Foundation and Purdue University graduate, and Astronaut Jim “JR” Reilly. Reilly gave them a tour of the space shuttle, Atlantis, answered questions and shared what considerations are important for living on the moon and Mars.

“This trip was a once in a life time opportunity for our 4-H’ers,” said Rebecca Holbert, Vermillion County extension director and 4-H youth development educator who coordinated the trip.

4-H’ers were split into teams with one member from each state and given a mission to design and present an experiment related to space exploration that would fit in a 128 cubic inch box. Experiments ranged from composting processes to supplementing protein from various sources.

“Our team deliberated for a while on what we would like to test in our experiment. Ultimately, Astronaut Reilly’s accounts of how challenging it is for astronauts to maintain appropriate levels of protein led us to our project,” said Williams.

A requirement of the grant was that attendees would teach about space and space exploration in their communities with a goal of reaching 100 youth. The Indiana team has reached 214 additional youth via the Teens as Teachers Space track, with future teaching sessions scheduled.

“Our future is bright with our Indiana 4-H leaders! This group of youth represented Indiana, their respective counties and their families well,” said Holbert.

Our future is bright with our Indiana 4-H leaders! This group of youth represented Indiana, their respective counties and their families well.”

Nolan Williams, Vermillion County 4-H alumnus and first year engineering student at Purdue University, was on the multistate winning team whose experiment will be conducted on the International Space Station in 2023. The experiment will test the efficiency of Spirulina growth under different lighting conditions in space with a goal of feeding astronauts on future expeditions.

Spirulina, an organism that grows in both fresh and salt water, is a type of cyanobacteria, often referred to as blue-green algae, that can produce energy from sunlight via photosynthesis. A single tablespoon of dried spirulina powder contains four grams of protein and is packed with other nutrients.

“The entire experience was inspiring. It was great to see the amazing creativity from everyone in the other projects along with visiting the Kennedy Space Center and meeting Astronaut Reilly. It helped me realize what I wanted to do specifically in engineering,” added Williams. “One day, I want to be an astronaut. My first small step is finishing my first year at Purdue with a good GPA.”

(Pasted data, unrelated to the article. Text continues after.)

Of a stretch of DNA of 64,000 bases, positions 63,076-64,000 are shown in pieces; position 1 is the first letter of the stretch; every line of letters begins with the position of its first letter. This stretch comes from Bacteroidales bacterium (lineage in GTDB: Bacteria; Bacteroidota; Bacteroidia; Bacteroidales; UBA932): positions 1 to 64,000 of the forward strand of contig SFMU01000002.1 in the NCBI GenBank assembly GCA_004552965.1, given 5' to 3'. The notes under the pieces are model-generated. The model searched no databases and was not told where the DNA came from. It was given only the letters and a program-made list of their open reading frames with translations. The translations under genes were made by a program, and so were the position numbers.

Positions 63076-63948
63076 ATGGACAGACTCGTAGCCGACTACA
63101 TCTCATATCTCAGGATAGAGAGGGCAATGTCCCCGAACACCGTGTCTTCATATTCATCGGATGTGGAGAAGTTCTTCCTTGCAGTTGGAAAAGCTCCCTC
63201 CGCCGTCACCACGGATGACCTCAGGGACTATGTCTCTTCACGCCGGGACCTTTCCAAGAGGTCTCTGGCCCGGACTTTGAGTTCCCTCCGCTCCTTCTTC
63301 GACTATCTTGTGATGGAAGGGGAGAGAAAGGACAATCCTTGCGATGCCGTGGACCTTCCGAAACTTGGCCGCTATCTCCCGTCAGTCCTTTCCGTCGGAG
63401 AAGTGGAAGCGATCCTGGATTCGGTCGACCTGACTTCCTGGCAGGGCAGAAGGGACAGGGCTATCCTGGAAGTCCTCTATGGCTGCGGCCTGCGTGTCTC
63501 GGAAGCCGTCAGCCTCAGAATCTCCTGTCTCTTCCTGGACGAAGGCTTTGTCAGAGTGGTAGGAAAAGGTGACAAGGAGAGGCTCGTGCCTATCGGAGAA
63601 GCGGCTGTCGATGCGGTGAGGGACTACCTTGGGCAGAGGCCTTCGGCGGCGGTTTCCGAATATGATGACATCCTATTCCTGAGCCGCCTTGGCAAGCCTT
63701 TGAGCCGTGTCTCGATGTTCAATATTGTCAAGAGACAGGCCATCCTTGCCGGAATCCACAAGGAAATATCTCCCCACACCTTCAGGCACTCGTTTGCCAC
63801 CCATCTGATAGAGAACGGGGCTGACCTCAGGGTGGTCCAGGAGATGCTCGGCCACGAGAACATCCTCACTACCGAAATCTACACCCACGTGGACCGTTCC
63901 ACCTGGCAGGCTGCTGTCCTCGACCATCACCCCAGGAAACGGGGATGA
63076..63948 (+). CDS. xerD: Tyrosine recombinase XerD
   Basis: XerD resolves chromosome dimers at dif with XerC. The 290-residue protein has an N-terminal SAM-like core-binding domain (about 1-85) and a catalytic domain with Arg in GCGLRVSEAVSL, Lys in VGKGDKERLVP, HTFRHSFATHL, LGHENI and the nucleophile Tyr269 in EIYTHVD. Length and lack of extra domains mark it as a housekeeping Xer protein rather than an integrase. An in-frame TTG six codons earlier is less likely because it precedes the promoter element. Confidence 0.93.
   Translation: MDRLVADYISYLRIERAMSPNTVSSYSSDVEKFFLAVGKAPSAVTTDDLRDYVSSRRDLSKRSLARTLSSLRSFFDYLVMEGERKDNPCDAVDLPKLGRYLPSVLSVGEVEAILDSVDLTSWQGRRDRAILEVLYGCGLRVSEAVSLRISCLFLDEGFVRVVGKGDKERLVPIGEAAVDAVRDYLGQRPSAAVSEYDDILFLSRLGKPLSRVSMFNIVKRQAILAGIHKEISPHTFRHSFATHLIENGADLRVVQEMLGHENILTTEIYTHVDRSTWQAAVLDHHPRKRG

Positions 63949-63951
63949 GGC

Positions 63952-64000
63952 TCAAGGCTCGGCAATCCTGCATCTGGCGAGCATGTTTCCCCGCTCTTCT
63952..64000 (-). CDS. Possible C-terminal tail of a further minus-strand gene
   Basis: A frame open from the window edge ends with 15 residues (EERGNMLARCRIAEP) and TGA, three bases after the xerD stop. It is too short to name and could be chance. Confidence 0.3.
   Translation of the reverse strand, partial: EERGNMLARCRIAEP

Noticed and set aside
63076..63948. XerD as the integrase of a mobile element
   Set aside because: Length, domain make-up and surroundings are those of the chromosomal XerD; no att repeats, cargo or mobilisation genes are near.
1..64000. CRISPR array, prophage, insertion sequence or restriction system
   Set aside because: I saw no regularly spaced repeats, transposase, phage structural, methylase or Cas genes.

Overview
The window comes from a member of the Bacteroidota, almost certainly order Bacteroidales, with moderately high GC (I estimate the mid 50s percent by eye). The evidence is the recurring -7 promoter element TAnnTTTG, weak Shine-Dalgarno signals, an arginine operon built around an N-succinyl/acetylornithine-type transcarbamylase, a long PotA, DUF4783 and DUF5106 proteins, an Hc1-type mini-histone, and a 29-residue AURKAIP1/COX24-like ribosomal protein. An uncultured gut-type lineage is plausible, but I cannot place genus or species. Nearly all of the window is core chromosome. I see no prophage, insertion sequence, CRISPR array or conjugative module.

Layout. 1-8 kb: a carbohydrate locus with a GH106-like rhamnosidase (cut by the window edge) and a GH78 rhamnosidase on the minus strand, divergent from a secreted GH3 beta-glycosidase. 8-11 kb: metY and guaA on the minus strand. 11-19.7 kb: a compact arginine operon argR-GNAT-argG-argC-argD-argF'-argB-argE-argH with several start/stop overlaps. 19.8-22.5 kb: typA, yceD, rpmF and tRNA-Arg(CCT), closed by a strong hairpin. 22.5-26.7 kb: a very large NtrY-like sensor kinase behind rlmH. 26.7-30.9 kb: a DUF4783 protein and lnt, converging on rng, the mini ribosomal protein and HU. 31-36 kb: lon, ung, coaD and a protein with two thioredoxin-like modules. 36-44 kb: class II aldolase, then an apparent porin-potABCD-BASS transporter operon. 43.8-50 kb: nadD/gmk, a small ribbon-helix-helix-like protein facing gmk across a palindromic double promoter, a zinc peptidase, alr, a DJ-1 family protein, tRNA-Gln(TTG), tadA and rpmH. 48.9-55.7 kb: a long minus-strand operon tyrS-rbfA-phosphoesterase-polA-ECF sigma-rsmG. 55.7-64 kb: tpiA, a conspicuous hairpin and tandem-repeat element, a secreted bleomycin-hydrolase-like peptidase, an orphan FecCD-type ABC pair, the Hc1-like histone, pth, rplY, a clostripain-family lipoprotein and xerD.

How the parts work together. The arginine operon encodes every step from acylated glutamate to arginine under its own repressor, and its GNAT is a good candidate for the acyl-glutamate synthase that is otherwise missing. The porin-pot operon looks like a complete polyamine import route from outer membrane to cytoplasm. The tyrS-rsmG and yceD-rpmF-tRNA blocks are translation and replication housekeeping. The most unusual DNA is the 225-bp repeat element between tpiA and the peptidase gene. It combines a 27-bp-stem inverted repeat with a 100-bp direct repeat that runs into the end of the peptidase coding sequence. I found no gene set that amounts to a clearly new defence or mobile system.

The multistate winning team’s experiment of Spirulina growth in space will be tested on the International Space Station in 2023. From left to right: Celine Torkzad, Florida 4-H, Krish Nangia, Illinois 4-H, Nolan Williams, Indiana 4-H, Cove Searle, Arizona 4-H.

The Indiana 4-H Higher Orbits team pictured with Astronaut Jim “JR” Reilly.




Ranked as first in the nation for commercial duck production, second in production of layer and table eggs and third for turkeys raised, Indiana is home to a large population of America’s poultry. That means that poultry owners, who own small to large flocks, are challenged with widespread Avian influenza virus (AIV) outbreaks.

AIV infects wild and domestic bird species and spreads through manure, vehicles, water and potentially other methods. Unfortunately, highly pathogenic subtypes are often fatal and flocks need to be depopulated to stop the spread. AIV was first detected in Indiana in a commercial turkey facility in Dubois County in January 2016 and again in February 2022.

Denise Derrer Spears, Indiana State Board of Animal Health (BOAH) communication director, says Kenneth Eck, Purdue Extension Dubois County agriculture and natural resources educator and Extension liaison for BOAH, and other Purdue Extension educators were especially helpful in reaching poultry farmers during recent outbreaks. “Purdue Extension echoed BOAH’s message about what to look for in small backyard flocks, and when and how to report possible outbreaks. Extension also helped us identify people who own poultry so we could reach out proactively.”